Feeds

GE tries to refocus image of holographic storage

Another potential dust-biter

High performance access to file storage

The replication speed should be okay for media content distribution. Customers looking to use GE's technology for archiving - the obvious initial market - may be concerned about the comparatively slow data write rate. Future consumers looking for a 3D movie-storing medium would be very concerned about a $100/disk cost, so that would need to come down enormously.

So far nobody has said anything about re-writable disks using GE's technology.

GE isn't going to manufacture drives and disks itself, and is looking instead to license the technology. Peter Lorraine, GE's lab manager, talking at an Emerging Tech conference last week, said that licence announcements could be expected soon. He also mentioned the notion of disks having the capacity of 100 Blu-ray disks, implying a 2.5TB or even 5TB capacity, gained by increasing the number of layers used for recording.

What is there to say that GE's holographic storage technology is not just the latest optical storage dust-biter? Blu-ray is not taking the market by storm, with a CH-DVD format posing competition for it in China. The Call/Recall 1TB holographic technology seems to be in the deep freeze. Inphase is trying to correct deficiencies in its drive revealed last year, and is currently as silent as the grave.

Despite what holographic storage boosters say about slow and short-lifetime tape, tape is here and tape is more reliable than it used to be. Much more so. We know 1.5TB LTO 5 drives are coming, with 3TB LTO 6 on LTO's roadmap and, insiders are whispering, two more LTO format generations with doubled capacities coming.

It's not as if GE has real money at risk here: at least, not "real" money in the "bet-the-company" InPhase sense. It's just an R & D exercise - although an impressive one - but GE's skin in the game is pretty thin and it has to talk up its technology, as it's got licensees to convince. A key is drive and disk volume and pricing. They have got to seem great value, compared to tape.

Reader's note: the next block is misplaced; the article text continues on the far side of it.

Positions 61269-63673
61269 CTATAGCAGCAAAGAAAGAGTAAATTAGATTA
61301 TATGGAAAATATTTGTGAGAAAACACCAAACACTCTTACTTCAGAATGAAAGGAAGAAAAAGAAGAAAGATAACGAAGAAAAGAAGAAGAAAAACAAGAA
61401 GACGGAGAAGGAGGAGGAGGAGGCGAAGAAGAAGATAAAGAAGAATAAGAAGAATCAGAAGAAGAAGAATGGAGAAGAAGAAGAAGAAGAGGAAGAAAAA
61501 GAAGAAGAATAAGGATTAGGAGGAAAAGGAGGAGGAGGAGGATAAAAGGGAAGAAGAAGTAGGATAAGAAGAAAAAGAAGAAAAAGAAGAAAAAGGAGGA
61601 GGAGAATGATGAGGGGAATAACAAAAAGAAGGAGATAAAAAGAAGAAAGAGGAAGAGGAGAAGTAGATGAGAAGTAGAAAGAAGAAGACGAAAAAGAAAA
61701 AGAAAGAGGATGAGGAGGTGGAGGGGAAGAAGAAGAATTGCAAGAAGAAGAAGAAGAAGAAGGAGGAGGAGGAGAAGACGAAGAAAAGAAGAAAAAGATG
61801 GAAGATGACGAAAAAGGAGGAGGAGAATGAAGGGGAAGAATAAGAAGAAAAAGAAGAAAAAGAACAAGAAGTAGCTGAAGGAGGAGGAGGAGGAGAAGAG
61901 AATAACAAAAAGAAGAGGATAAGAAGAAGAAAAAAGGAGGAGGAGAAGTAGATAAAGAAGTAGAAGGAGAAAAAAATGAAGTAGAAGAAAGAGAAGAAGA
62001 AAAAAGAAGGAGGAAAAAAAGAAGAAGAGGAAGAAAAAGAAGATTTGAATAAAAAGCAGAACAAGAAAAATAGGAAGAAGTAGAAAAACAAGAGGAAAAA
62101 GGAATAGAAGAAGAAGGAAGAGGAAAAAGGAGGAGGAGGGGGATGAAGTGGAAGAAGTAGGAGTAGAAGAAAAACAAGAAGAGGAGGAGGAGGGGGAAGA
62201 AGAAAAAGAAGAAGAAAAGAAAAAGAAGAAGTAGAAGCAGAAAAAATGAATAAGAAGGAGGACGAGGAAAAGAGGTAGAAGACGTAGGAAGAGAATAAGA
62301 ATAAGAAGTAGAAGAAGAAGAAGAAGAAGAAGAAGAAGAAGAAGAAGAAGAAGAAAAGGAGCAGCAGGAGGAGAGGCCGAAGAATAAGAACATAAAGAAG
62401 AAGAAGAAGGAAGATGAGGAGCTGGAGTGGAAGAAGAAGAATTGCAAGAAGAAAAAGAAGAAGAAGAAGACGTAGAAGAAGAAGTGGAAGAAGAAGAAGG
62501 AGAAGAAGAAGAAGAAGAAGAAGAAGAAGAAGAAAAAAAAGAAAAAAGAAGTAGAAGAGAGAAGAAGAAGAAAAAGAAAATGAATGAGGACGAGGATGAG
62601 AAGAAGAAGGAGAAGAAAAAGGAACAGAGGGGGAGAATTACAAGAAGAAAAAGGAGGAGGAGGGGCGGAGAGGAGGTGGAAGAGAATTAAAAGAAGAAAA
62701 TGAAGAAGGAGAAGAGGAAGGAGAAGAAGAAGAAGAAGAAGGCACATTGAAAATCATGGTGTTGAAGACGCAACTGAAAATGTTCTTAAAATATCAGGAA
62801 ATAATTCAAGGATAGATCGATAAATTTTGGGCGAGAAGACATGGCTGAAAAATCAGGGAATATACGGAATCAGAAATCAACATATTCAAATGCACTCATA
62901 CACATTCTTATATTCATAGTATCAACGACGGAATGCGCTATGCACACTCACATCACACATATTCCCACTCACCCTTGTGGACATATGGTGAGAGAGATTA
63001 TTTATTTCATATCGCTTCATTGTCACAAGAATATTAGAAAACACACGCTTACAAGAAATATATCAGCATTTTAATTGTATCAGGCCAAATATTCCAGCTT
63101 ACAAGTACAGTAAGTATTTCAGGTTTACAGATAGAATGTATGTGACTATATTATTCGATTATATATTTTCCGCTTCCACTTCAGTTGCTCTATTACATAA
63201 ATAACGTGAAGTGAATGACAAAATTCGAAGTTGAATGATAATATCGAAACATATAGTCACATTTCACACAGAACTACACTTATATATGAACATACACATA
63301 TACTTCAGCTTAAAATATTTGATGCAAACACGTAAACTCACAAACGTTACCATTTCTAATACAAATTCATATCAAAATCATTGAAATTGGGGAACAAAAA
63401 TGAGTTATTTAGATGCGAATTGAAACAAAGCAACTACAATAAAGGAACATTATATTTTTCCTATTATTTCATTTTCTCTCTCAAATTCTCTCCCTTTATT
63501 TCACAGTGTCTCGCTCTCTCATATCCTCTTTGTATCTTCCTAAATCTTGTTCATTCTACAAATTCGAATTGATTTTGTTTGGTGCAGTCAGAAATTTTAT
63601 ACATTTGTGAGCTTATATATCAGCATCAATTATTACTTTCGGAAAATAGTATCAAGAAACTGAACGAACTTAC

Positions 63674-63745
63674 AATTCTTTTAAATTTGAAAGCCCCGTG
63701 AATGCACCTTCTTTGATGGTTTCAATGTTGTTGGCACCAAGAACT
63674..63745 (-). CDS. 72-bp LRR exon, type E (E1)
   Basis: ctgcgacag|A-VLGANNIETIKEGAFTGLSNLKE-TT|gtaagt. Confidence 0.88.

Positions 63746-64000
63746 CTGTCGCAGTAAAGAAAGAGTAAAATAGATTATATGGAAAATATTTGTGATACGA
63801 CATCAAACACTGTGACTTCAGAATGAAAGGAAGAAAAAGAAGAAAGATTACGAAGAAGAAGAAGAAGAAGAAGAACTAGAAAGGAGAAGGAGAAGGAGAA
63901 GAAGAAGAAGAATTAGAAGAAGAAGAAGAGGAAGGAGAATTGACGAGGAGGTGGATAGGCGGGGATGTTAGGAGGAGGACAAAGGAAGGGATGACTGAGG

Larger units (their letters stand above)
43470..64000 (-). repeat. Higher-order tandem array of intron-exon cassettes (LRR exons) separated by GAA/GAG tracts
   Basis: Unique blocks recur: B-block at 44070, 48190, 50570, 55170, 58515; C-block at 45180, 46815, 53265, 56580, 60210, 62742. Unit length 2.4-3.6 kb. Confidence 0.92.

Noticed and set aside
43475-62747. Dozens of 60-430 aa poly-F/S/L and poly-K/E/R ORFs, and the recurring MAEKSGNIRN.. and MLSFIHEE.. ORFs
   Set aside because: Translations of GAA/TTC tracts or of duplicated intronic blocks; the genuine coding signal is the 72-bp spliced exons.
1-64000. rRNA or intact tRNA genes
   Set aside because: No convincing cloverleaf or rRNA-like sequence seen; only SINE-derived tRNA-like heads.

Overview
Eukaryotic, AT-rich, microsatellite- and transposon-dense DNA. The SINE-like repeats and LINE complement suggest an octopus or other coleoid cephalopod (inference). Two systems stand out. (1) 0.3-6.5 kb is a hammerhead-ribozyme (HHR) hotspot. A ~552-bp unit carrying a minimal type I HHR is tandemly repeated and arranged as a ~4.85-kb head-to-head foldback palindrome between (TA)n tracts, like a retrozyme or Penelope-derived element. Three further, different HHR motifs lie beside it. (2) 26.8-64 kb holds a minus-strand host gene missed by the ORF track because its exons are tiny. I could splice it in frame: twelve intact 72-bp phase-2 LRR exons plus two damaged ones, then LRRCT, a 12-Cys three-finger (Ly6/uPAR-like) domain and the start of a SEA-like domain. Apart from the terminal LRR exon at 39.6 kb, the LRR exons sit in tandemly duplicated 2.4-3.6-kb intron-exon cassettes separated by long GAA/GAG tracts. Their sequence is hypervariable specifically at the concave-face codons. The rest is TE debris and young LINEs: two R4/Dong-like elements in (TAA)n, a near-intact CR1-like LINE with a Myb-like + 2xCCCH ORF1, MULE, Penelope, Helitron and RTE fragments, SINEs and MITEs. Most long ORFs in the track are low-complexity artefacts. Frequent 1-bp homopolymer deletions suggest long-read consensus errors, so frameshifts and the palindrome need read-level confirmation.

Tape owns the game for now and, if GE and it's putative licensees aim to make a dent in the tape market, convincing customers to move to a more expensive product could be a mug's game. ®

High performance access to file storage

More from The Register

next story
This time it's 'Personal': new Office 365 sub covers just two devices
Redmond also brings Office into Google's back yard
European Court of Justice rips up Data Retention Directive
Rules 'interfering' measure to be 'invalid'
Dropbox defends fantastically badly timed Condoleezza Rice appointment
'Nothing is going to change with Dr. Rice's appointment,' file sharer promises
Bored with trading oil and gold? Why not flog some CLOUD servers?
Chicago Mercantile Exchange plans cloud spot exchange
Just what could be inside Dropbox's new 'Home For Life'?
Biz apps, messaging, photos, email, more storage – sorry, did you think there would be cake?
IT bods: How long does it take YOU to train up on new tech?
I'll leave my arrays to do the hard work, if you don't mind
Amazon reveals its Google-killing 'R3' server instances
A mega-memory instance that never forgets
prev story

Whitepapers

Securing web applications made simple and scalable
In this whitepaper learn how automated security testing can provide a simple and scalable way to protect your web applications.
Five 3D headsets to be won!
We were so impressed by the Durovis Dive headset we’ve asked the company to give some away to Reg readers.
HP ArcSight ESM solution helps Finansbank
Based on their experience using HP ArcSight Enterprise Security Manager for IT security operations, Finansbank moved to HP ArcSight ESM for fraud management.
The benefits of software based PBX
Why you should break free from your proprietary PBX and how to leverage your existing server hardware.
Mobile application security study
Download this report to see the alarming realities regarding the sheer number of applications vulnerable to attack, as well as the most common and easily addressable vulnerability errors.